A well-known Boston businessman is planning to open a new four-year college in the east coast city that will focus on conservative Christian values.
Investment fund manager Finny Kuruvilla has said that he plans to fund Sattler College with $30 million of his own money. The Harvard-educated Kuruvilla will utilize online learning platforms and is set to offer enrolment at a fee of $9,000 – a fraction of the money that many private colleges are now charging their cash-strapped students.
Watch Finny talk more about the whole idea of revamping Christian education below:
“We are 80% less cost than the average private school in America,” Kuruvilla said in a video posted to the Sattler YouTube channel.
Hit the Sattler website and you are greeted with a header that reads: “First 30 accepted applicants receive full funding for 1st year tuition. Apply here.”
Kuruvilla is a regular preacher at a small church called Followers of the Way in Medford, MA. He believes that education must become more about the formation of good character, rather than simply the acquisition of knowledge.
“The whole notion of education has become generally confined to academic thought, not so much to developing of the whole person, character, and integrity,” he told the Boston Globe. “I think that’s a great tragedy.”
Even at Harvard, where Finny earned a PHD, he said students were taking certain classes because they were deemed “easy.” In contrast, he aims to make education at Sattler, named after a 16th-century Christian martyr, both rigorous and spiritually formative.
The school’s stated mission is to “prepare students to serve Christ, the church, and the world.”
Speaking at a recent conference, Finny gave some of his background and explained some of the key issues facing Christian education:
“I went to Caltech for college. When I was in college I was a student leader with Intervarsity Christian Fellowship. I also worked part-time for World Vision and I also worked for Christian radio,” Finny said.
I graduated and moved to Harvard Med school. While I was at Harvard, I lived in the undergraduate dorms and helped mentor undergrads. I saw all the difficulties, struggles and challenges that college students have.
70-80% are losing their faith by the time they are in their 20’s. But even those who held on, I was very disappointed in the quality of their faith.”
Finny also explained that a recent study indicated that just 1% of faculty at Harvard would class themselves as “born again Christians.”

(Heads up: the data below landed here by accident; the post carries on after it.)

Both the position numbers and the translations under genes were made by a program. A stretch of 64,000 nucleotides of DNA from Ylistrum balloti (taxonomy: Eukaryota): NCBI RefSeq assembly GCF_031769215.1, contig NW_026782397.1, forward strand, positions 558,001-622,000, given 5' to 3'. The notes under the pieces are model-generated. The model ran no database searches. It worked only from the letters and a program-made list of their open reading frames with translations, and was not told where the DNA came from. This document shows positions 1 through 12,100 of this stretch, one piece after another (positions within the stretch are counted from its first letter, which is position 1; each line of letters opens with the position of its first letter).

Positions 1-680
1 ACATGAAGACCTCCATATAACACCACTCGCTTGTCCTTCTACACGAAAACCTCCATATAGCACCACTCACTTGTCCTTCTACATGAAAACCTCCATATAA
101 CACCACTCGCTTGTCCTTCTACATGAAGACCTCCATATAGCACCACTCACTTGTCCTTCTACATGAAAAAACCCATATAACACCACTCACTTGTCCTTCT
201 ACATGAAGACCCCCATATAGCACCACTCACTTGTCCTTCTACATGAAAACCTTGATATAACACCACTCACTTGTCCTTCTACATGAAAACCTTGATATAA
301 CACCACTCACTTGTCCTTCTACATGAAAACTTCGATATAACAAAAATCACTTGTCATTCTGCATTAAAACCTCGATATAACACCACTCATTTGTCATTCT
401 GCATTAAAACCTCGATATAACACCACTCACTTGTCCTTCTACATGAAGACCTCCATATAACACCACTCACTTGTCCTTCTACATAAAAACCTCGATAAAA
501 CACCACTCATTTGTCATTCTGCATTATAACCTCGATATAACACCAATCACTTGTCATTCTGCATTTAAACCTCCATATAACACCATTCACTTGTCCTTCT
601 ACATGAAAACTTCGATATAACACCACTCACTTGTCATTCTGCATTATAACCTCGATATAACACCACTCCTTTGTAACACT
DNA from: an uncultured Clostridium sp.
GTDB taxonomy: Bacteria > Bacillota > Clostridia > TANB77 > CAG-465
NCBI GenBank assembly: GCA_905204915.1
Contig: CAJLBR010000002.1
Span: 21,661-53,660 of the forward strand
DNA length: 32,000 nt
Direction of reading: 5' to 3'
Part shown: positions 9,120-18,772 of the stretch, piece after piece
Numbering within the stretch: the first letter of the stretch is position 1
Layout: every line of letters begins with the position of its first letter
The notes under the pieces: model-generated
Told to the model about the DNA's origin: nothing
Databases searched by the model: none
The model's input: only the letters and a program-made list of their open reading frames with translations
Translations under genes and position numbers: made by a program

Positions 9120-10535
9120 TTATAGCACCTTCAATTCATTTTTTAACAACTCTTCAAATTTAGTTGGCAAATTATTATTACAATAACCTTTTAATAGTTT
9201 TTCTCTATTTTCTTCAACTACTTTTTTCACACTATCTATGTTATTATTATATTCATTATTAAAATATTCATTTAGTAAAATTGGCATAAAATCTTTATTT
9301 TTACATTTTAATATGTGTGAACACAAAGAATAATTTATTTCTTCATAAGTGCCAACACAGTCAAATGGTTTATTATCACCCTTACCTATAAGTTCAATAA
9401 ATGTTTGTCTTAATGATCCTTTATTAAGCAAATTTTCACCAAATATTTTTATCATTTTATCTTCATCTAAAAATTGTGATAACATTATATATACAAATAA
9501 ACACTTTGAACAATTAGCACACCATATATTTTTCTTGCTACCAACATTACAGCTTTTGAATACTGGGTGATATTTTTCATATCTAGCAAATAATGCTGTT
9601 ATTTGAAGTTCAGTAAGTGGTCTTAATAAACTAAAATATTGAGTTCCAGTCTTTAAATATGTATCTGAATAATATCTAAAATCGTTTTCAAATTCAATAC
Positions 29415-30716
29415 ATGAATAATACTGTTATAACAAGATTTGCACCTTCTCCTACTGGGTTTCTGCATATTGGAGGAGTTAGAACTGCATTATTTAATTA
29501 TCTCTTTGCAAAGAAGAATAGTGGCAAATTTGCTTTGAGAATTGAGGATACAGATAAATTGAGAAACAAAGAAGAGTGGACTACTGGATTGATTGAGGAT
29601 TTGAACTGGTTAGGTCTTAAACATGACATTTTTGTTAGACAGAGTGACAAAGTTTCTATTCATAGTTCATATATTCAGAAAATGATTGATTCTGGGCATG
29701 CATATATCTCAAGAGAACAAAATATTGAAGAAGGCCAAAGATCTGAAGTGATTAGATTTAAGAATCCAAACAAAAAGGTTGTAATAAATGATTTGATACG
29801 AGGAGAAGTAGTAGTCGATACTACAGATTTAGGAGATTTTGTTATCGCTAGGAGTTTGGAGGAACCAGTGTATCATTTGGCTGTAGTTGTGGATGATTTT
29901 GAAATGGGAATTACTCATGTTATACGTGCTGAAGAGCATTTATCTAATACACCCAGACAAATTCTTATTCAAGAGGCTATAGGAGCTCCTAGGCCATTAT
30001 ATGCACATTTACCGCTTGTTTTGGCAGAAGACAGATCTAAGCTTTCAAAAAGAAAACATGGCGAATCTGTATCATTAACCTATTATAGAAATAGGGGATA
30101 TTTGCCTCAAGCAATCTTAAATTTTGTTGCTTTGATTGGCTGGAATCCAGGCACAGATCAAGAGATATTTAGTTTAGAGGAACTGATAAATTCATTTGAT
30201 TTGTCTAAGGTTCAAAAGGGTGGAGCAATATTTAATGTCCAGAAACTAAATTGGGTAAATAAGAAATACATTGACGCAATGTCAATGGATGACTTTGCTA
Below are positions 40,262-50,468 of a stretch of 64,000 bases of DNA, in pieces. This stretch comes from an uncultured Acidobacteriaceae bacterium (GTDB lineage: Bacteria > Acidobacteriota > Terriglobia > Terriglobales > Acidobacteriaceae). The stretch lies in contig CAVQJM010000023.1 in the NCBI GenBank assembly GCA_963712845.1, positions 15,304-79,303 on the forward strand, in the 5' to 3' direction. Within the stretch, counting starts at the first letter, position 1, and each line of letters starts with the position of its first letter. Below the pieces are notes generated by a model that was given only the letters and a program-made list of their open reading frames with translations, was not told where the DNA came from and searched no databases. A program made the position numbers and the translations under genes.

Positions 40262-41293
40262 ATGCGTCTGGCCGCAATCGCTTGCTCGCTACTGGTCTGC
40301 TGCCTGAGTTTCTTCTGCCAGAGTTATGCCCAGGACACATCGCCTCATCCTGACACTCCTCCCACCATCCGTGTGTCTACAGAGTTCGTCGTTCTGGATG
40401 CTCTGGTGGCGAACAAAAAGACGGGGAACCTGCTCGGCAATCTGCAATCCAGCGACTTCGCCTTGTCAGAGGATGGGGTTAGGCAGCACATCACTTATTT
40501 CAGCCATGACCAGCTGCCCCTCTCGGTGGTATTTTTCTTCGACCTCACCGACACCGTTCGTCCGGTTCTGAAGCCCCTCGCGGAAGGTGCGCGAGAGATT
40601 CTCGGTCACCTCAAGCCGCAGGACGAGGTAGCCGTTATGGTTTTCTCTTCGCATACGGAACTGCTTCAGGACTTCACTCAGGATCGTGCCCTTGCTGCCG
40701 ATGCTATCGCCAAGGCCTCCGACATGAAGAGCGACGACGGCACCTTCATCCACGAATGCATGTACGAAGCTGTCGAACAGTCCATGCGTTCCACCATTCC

Kuruvilla believes something radical must be done to reform the Christian education process.
“Why are we sending our young people into these broken models and watching this slow-moving train wreck happen? That was the inspiration,” he said.
The Boston-based investor also described how Sattler will be a place where students will be taught apologetics, Biblical history and language in order to be “grounded in the word of God.”
Spiritual and character formation will also be a compulsory element of the college. “Our students have to go through a four-year discipleship program where, in small groups, they are developed in areas like their prayer life, fellowship, evangelism, the ability to walk in holiness.”
Sattler is already taking applicants and has reportedly had a huge amount of interest.
Ohio native Austin Lapp is concerned about the number of young people losing their faith after heading off to college and was looking for an alternative educational option that would both strengthen his faith and challenge him academically.
“I had to ask myself how will four years in a secular school affect my character and my worldview and my faith, my relationship with Jesus,” he told the Globe.
Another prospective student explained the reason for his interest, adding: “It’s a Christian community, it’s a Christian atmosphere, and there is to some extent safety in that.”
The college is aiming to start with just three faculty and around 25 students, with the ultimate goal of enrolling 300. Whilst educators will teach some core courses in biblical languages and religious history, many of the academic courses offered will be taken online.
Students will be able to choose from five majors: business, computer science, human biology, biblical and religious studies, and history.
Sattler is one of just four new colleges that have been approved in Massachusets over the past five years.